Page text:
Cruz, O'Rourke clash on issues — and get personal — in feisty first debate for Texas Senate seat

In the fiery first debate between GOP incumbent Sen. Ted Cruz and Democratic Rep. Beto O'Rourke, the differences couldn't have been more clear.

They split sharply during the hour-long face off on immigration, the National Football League kneeling controversy, gun rights, marijuana legalization, police-involved shootings, the confirmation of Supreme Court nominee Brett Kavanaugh and more.

There was virtually no common ground, on anything. And they didn't hesitate to get in each other faces.

Cruz hammered O'Rourke, who represents the border town area of El Paso, over his support for undocumented immigrants, known as "Dreamers," or children who were brought to the United States as children.

During the face off at Southern Methodist University before a live audience in Dallas, O'Rourke said he wants to provide a pathway to legalization for undocumented immigrants and attacked Cruz for pushing to deport all them, including Dreamers. Cruz then boiled down his position to the audience in four words: "Legal good, illegal bad."

The race between Cruz and O'Rourke is regarded as surprisingly competitive for a Democrat in a red state — Texas hasn't elected a Democratic Senate in 25 years — and it's garnering national attention. This week, the authoritative Cook Political Report rated the contest as a "toss up."

The candidates, answering questions from two reporters from NBC 5 and The Dallas Morning News, also clashed over the controversy involving football players kneeling during the National Anthem to protest police-involved shootings of unarmed black men. President Donald Trump has repeatedly condemned the kneeling as disrespectful.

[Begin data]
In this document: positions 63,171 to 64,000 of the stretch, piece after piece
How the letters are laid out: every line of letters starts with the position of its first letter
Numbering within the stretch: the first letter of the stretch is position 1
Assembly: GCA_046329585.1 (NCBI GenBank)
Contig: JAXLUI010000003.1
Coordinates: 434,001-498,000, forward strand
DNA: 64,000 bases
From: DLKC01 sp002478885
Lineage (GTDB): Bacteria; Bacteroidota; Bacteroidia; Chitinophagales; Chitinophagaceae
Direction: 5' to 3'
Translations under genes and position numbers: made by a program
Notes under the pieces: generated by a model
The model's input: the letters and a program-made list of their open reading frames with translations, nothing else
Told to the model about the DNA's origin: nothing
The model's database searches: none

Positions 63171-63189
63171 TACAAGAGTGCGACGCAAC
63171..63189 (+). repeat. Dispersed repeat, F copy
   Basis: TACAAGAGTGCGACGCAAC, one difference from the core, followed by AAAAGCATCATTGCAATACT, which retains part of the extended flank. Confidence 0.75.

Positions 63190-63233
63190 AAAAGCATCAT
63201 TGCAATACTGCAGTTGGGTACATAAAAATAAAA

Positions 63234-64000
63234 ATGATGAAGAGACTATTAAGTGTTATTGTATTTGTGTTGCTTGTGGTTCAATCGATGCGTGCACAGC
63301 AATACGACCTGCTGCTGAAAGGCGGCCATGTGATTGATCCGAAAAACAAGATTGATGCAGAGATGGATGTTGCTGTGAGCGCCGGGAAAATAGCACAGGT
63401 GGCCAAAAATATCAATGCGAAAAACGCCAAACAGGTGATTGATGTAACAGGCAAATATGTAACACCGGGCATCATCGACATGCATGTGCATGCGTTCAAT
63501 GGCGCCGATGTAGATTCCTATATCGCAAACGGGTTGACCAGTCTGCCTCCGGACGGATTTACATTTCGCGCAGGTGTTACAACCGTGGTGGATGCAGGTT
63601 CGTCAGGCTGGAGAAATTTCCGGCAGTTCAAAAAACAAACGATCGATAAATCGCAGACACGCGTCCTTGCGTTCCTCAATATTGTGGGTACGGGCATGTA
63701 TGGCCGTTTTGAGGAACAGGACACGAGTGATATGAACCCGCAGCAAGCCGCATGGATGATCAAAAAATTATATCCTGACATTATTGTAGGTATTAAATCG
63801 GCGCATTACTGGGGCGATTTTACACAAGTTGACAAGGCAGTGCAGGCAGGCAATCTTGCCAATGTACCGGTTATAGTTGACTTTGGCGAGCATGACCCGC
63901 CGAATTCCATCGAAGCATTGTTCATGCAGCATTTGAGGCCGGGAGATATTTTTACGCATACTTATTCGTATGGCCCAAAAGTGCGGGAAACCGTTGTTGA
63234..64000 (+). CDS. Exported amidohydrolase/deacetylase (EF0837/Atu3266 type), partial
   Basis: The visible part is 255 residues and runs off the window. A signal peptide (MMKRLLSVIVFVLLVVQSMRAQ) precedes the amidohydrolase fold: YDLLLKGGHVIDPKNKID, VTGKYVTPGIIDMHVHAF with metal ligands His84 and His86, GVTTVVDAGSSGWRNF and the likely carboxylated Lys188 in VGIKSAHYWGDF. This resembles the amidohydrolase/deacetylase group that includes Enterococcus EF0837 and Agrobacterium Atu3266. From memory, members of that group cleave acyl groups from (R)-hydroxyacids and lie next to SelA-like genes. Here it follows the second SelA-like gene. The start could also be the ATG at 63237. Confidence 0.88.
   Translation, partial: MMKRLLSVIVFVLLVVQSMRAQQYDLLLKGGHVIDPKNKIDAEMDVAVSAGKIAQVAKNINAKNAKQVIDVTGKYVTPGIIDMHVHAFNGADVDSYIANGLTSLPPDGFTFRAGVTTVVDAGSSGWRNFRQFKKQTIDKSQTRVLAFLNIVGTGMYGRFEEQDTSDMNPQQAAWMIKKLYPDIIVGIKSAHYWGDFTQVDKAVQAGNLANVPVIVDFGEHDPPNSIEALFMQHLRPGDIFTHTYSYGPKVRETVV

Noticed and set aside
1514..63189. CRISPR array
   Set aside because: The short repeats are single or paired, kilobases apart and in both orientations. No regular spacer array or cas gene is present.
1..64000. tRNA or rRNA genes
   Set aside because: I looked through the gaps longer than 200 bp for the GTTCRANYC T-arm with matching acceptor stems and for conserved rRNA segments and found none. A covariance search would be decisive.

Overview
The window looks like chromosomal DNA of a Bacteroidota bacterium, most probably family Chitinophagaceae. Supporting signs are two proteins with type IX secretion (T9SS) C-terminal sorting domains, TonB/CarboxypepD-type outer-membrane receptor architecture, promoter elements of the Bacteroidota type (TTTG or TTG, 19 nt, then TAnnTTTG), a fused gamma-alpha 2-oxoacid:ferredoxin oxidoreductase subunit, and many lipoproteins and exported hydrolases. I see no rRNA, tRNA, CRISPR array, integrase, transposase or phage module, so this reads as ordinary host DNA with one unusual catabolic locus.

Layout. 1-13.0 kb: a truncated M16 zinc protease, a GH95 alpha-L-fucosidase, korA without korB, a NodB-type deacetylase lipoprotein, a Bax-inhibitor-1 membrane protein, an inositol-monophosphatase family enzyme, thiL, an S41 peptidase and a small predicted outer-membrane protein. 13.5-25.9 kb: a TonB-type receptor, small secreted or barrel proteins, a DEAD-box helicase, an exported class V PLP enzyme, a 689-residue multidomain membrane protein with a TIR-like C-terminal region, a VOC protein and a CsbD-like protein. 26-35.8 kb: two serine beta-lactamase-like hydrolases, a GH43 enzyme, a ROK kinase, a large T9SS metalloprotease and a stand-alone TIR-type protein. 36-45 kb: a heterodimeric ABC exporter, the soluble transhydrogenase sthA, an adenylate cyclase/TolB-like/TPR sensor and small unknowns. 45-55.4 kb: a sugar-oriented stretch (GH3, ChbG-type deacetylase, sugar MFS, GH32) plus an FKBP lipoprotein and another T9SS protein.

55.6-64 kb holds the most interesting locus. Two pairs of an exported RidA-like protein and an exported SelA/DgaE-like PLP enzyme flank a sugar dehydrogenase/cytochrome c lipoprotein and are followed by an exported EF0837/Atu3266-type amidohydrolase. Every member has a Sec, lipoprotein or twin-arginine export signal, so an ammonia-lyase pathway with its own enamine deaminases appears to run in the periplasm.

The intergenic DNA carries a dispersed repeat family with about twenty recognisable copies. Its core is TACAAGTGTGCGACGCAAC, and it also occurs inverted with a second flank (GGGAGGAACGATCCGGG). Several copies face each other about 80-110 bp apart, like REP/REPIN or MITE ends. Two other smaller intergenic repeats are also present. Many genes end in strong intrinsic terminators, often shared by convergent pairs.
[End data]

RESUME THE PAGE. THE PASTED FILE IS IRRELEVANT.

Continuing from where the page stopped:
Cruz said he also found the protests to be offensive and added that he believed there are better ways for players to protest injustice. But O'Rourke likened the protests to the civil rights movement and said he supported the players.

Cruz tried to paint O'Rourke as anti-law enforcement for his beliefs, and claimed his opponent had called police "modern day Jim Crow," which O'Rourke denied.

The debate also became contentious when the candidates were asked about gun rights, particularly school shootings, such as the Santa Fe, Texas, high school murders in May.

Cruz suggested such shooting are a result of "removing God from the public square" and called for armed guards in schools as a deterrent. He charged that O'Rourke was a Hillary Clinton supporters who wanted to toss out the Second Amendment.

O'Rourke, however, denied he wanted to get rid of the right to own guns but rather sought to make it harder for civilians to access to military-grade weapons.

"Thoughts and prayers are simply not going to cut it anymore, Senator Cruz," he said.

During the debate, O'Rourke repeatedly sidestepped opportunities to attack Trump, saying he would stand up to the president on some issues and work with him on others after Cruz claimed O'Rourke wanted to impeach the president.

Toward the end, the candidates were asked to say something nice about each other. O'Rourke credited Cruz for being a family man and his public service. Cruz, in turn, offered a backhand compliment by praising O'Rourke for standing up for his beliefs — even if it was for being a socialist like Sen. Bernie Sanders.

"True to form," O'Rourke said under his breath in response.

The debate was the first of three that have been scheduled.